# Thread: [SOLVED] Solving this matrix for C

1. ## [SOLVED] Solving this matrix for C

Hi I am trying to solve NC=E to find C. I was thinking I need the inverse of N but before I do that I wanted to check that there is not an easier way to solve for C?

Matrices are:

5x2 matrix
C=
R1(c11,c12)
R2(c21,c22)
R3(c31,c32)
R4(c41,c42)
R5(c51,c52)

5x2 matrix
E=
R1(43,7)
R2(41,4)
R3(29,5)
R4(57,10)
R5(20,6)

5X5 Matrix
N=
R1(1,2,2,3,3)
R2(1,1,3,2,2)
R3(2,1,2,1,2)
R4(1,3,3,2,1)
R5(3,1,1,1,3)

2. Originally Posted by Neverquit
Hi I am trying to solve NC=E to find C. I was thinking I need the inverse of N but before I do that I wanted to check that there is not an easier way to solve for C?

Matrices are:

5x2 matrix
C=
R1(c11,c12)
R2(c21,c22)
R3(c31,c32)
R4(c41,c42)
R5(c51,c52)

5x2 matrix
E=
R1(43,7)
R2(41,4)
R3(29,5)
R4(57,10)
R5(20,6)

5X5 Matrix
N=
R1(1,2,2,3,3)
R2(1,1,3,2,2)
R3(2,1,2,1,2)
R4(1,3,3,2,1)
R5(3,1,1,1,3)
To make it easier to read, you are asked to solve

$\left[\begin{matrix}1 & 2 & 2 & 3 & 3 \\ 1 & 1 & 3 & 2 & 2 \\ 2 & 1 & 2 & 1 & 2 \\ 1 & 3 & 3 & 2 & 1 \\ 3 & 1 & 1 & 1 & 3\end{matrix}\right]\left[\begin{matrix}c_{11} & c_{12} \\ c_{21} & c_{22}\\ c_{31} & c_{32} \\ c_{41} & c_{42} \\ c_{51} & c_{52}\end{matrix}\right] = \left[\begin{matrix}43 & 7 \\ 41 & 4 \\ 29 & 5\\ 57 & 10 \\ 20 & 6 \end{matrix}\right]$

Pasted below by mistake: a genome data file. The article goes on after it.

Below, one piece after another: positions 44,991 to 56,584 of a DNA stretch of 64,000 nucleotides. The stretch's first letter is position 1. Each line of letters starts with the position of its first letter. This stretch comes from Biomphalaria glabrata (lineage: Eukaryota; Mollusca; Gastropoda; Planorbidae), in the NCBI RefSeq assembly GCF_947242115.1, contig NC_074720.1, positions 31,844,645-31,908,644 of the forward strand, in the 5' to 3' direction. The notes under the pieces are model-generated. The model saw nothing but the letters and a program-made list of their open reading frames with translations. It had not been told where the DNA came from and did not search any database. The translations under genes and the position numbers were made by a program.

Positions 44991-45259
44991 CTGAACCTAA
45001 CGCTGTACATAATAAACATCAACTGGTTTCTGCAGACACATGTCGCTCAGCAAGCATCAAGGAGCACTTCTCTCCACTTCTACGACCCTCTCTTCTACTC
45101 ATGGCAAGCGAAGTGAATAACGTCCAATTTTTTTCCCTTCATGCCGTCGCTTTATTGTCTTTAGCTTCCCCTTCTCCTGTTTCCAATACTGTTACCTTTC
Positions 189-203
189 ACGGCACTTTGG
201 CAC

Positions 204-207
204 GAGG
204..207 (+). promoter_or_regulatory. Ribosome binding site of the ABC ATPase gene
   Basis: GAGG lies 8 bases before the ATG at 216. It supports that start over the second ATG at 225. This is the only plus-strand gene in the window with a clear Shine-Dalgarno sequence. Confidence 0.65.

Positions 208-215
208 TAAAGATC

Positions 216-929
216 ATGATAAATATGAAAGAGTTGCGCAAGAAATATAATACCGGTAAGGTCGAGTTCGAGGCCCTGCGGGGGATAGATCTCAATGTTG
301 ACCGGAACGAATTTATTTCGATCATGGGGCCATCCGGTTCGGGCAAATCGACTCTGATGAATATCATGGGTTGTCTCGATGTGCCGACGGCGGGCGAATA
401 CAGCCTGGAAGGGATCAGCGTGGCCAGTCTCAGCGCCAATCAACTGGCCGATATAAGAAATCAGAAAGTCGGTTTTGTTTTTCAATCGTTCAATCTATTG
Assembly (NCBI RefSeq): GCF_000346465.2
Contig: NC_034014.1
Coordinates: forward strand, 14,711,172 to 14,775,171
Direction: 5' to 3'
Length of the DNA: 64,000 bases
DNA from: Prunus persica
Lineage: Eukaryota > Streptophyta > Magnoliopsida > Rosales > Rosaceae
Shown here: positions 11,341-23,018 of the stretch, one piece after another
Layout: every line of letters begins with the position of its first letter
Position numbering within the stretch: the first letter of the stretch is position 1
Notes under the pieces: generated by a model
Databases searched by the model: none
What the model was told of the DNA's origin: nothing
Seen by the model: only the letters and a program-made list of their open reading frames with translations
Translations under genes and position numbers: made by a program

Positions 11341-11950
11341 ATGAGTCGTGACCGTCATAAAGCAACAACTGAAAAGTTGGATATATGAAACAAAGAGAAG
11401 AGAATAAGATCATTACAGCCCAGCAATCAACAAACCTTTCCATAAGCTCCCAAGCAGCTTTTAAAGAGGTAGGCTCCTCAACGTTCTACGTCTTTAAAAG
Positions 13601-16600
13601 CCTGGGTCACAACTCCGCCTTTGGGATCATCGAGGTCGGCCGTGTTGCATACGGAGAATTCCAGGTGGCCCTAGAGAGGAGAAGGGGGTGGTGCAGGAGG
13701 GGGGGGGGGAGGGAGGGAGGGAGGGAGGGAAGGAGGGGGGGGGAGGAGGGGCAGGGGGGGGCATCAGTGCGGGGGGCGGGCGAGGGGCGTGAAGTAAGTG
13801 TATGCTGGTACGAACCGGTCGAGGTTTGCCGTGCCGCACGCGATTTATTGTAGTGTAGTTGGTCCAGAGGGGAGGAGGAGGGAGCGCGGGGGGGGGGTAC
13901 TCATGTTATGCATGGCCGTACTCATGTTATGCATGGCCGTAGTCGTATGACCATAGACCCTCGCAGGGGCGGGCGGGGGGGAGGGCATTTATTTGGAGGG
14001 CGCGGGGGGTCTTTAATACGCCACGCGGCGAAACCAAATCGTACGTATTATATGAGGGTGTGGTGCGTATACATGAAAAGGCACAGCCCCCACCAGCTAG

You can premultiply both sides by $N^{-1}$, or you can do row operations.

Apply $R_2 - R_1 \to R_2, R_3 - 2R_1 \to R_3, R_4 - R_1 \to R_4, R_5 - 3R_1 \to R_1$

$\left[\begin{matrix}\phantom{-}1 & \phantom{-}2 & \phantom{-}2 & \phantom{-}3 & \phantom{-}3 \\ \phantom{-}0 & -1 & \phantom{-}1 & -1 & -1 \\ \phantom{-}0 & -3 & -2 & -5 & -4 \\ \phantom{-}0 & \phantom{-}1 & \phantom{-}1 & -1 & -2 \\ \phantom{-}0 & -5 & -5 & -8 & -6\end{matrix}\right]\left[\begin{matrix}c_{11} & c_{12} \\ c_{21} & c_{22}\\ c_{31} & c_{32} \\ c_{41} & c_{42} \\ c_{51} & c_{52}\end{matrix}\right]$ $=\left[\begin{matrix}43 & \phantom{-}7 \\ -2 & -3 \\ -57 & -9 \\ \phantom{-}14 & \phantom{-}3 \\ -106 & -13\end{matrix}\right]$

Go from here to try and upper triangularise the system. Then you can evaluate $C$ by solving and back substituting.